A report commissioned by communications regulator Ofcom apparently recommends that ultrawideband (UWB) should only be permitted in Britain if service providers take measures to prevent interference with other wireless technologies. Ofcom is the regulator for British communications industries, with responsibilities that include television, radio, telecommunications and wireless communications services.
"Ofcom has come to the conclusion that the economic benefits of Ultrawideband far outweigh the potential interference issues, but it plans to take a tougher stance on the technical specification under which UWB can operate," said a source familiar with the report.
3G fights for air
It is believed that 3G, or third-generation, operators have pushed for these tighter controls, claiming that their high-speed mobile networks could be disrupted by UWB. Unlike wireless technologies such as Bluetooth and Wi-Fi, which work in a relatively narrow bandwidth, ultrawideband operates over a wide range of frequency bands by sending narrow and low-power pulses. Because it uses a broader spectrum, lower power and pulsed data, it is capable of delivering wirelike performance, making it suitable for consumer electronics gizmos that require higher data transfer speeds.
The report, written by Mason Communications and DotEcon, is called "Value of UWB Personal Area Networking Services to the United Kingdom."
It is expected to be made public later this month, at which point Ofcom will seek comment from the industry. Because it is a third-party report, Ofcom is under no obligation to accept its recommendations, but a decision to reject such findings would be unusual.
Ultrawideband's method of spreading a low power transmission over spectrum used by other wireless technologies has led to concern that it could cause interference with other communications including advanced cellular networks.
Regulators address this by specifying a mask--a graph showing how much power a UWB transmitter can radiate in each area of the radio spectrum. Most power is concentrated in the central part of the graph--the inband portion--with much stricter restrictions on radiation in the outband part on either side.
Two years ago, U.S. regulators provisionally approved ultrawideband with a mask that effectively restricted UWB transmissions to the same levels that ordinary nontransmitting consumer electronic equipment leaks in normal operation. In particular, care was taken to prevent interference with the weak signals encountered in GPS (Global Positioning System) satellite navigation services and other navigation systems. Although no UWB products are yet on the market in the United States, manufacturers report that preproduction tests show no significant interference with any services.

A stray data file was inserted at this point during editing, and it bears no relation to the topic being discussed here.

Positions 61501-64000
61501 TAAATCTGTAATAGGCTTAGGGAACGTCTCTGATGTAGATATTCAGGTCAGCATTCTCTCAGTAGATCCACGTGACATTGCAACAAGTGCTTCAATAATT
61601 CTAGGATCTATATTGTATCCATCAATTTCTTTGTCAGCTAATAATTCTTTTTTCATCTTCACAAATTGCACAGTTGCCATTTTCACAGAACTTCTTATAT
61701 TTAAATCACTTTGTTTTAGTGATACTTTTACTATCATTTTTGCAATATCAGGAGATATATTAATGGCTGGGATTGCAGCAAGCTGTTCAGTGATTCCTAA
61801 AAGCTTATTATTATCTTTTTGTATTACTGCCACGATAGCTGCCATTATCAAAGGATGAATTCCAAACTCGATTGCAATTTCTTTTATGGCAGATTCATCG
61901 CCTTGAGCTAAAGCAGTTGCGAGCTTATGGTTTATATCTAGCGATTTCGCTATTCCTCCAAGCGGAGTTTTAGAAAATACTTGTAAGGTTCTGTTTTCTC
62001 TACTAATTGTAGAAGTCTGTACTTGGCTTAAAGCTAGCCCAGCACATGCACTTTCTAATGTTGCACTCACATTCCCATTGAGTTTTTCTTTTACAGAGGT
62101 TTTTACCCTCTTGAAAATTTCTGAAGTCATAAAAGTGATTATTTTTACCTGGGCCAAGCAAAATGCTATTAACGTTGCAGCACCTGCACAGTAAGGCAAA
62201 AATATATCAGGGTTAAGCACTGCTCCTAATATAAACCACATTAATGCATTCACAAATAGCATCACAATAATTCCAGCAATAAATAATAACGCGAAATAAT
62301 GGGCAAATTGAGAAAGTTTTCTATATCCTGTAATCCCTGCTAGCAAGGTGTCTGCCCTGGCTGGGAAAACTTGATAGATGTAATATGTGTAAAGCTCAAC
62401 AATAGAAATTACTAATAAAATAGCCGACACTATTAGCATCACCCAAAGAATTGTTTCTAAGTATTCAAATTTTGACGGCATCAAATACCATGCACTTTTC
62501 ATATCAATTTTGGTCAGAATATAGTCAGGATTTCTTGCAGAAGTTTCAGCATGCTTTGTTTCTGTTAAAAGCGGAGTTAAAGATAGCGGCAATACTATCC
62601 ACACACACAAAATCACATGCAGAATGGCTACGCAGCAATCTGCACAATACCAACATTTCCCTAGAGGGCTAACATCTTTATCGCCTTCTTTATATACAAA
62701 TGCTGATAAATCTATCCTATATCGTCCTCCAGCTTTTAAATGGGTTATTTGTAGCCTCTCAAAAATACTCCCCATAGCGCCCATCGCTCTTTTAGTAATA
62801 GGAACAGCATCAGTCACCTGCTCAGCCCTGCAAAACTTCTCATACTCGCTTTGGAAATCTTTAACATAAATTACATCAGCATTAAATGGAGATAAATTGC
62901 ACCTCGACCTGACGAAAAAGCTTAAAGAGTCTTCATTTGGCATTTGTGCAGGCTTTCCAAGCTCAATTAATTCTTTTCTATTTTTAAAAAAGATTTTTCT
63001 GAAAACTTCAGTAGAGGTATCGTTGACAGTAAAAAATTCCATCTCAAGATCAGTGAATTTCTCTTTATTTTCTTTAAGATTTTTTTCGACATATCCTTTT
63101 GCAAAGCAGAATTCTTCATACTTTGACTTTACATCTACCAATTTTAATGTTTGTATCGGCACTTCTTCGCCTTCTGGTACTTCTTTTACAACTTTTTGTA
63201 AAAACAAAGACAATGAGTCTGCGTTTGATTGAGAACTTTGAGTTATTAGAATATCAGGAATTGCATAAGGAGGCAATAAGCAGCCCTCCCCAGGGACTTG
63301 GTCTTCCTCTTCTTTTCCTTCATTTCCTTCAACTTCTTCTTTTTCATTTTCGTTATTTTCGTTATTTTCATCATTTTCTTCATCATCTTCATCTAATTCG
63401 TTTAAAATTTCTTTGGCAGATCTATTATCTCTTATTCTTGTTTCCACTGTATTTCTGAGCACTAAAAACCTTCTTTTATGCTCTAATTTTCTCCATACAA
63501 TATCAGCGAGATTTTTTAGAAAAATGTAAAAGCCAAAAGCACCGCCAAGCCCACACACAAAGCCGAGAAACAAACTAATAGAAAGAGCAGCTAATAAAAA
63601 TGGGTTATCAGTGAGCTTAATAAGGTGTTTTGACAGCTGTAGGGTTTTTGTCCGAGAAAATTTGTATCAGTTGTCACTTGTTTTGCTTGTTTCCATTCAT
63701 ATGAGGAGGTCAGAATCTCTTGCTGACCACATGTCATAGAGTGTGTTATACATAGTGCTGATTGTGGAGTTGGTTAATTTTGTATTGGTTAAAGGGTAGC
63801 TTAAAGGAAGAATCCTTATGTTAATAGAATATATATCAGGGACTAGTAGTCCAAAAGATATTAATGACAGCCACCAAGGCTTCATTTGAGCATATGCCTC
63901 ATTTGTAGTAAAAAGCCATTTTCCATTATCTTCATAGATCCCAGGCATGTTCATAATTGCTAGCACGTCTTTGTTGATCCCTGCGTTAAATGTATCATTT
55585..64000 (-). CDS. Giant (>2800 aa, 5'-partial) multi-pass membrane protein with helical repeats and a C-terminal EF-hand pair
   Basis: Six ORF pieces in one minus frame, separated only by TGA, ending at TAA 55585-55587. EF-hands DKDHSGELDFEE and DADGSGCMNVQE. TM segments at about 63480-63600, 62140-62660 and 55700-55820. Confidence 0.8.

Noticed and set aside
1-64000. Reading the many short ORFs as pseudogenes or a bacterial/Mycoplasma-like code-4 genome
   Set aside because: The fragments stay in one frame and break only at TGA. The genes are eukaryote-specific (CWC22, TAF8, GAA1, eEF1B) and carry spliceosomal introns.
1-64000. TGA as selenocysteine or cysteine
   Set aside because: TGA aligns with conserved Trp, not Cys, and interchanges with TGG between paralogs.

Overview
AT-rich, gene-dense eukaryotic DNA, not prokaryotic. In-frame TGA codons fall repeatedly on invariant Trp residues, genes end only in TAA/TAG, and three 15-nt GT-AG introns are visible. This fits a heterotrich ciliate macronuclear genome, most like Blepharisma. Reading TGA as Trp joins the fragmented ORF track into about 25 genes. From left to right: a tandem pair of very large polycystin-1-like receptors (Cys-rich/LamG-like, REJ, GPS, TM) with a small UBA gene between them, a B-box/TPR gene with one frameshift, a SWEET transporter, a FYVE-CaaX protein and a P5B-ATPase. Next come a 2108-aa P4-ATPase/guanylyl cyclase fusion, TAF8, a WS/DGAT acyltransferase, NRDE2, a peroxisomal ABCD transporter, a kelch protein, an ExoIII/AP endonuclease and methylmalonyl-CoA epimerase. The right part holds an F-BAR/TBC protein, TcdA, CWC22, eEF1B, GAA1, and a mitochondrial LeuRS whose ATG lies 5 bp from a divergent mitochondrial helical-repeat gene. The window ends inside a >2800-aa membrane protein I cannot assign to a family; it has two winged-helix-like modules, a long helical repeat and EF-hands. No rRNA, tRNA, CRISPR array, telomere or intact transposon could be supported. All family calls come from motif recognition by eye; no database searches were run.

Ofcom is likely to allow the same inband power levels, but with even lower levels in the outband--which will include the bands used by 3G operators.
"Ofcom understands that UWB is a concern for some in the industry, and will take this into account when designing its own mask," the source said.
It's not yet clear whether these restrictions will hamper ultrawideband deployment in any way. Manufacturers are likely to have to adapt their equipment to comply with Ofcom's mask--should it indeed be implemented.
Early versions of the report seem to have been circulating in the industry ahead of its publication. Intel appeared to jump the gun last month when it issued a statement welcoming its publication, even though this isn't expected to take place until around Nov. 15.
"We agree with and support the conclusion that UWB has the potential to make substantial contributions to the U.K. economy, as it will in the U.S., over the next several years, and Intel believes that similar benefits are possible for countries worldwide," said Kevin Kahn, co-director of the Intel's Communications Technology Lab. "We also recognize that a great deal of additional work and evaluation will be required to make those worldwide benefits a reality."
Intel has been active in ultrawideband development, promotion and regulatory lobbying in the United States, although entrenched disagreements between the two major industry groups involved in standardization--Intel and Texas Instruments versus Motorola--have effectively halted efforts by the Institute of Electrical and Electronics Engineers to create a single standard.
Graeme Wearden of ZDNet UK reported from London. ZDNet UK's Rupert Goodwins contributed to this report.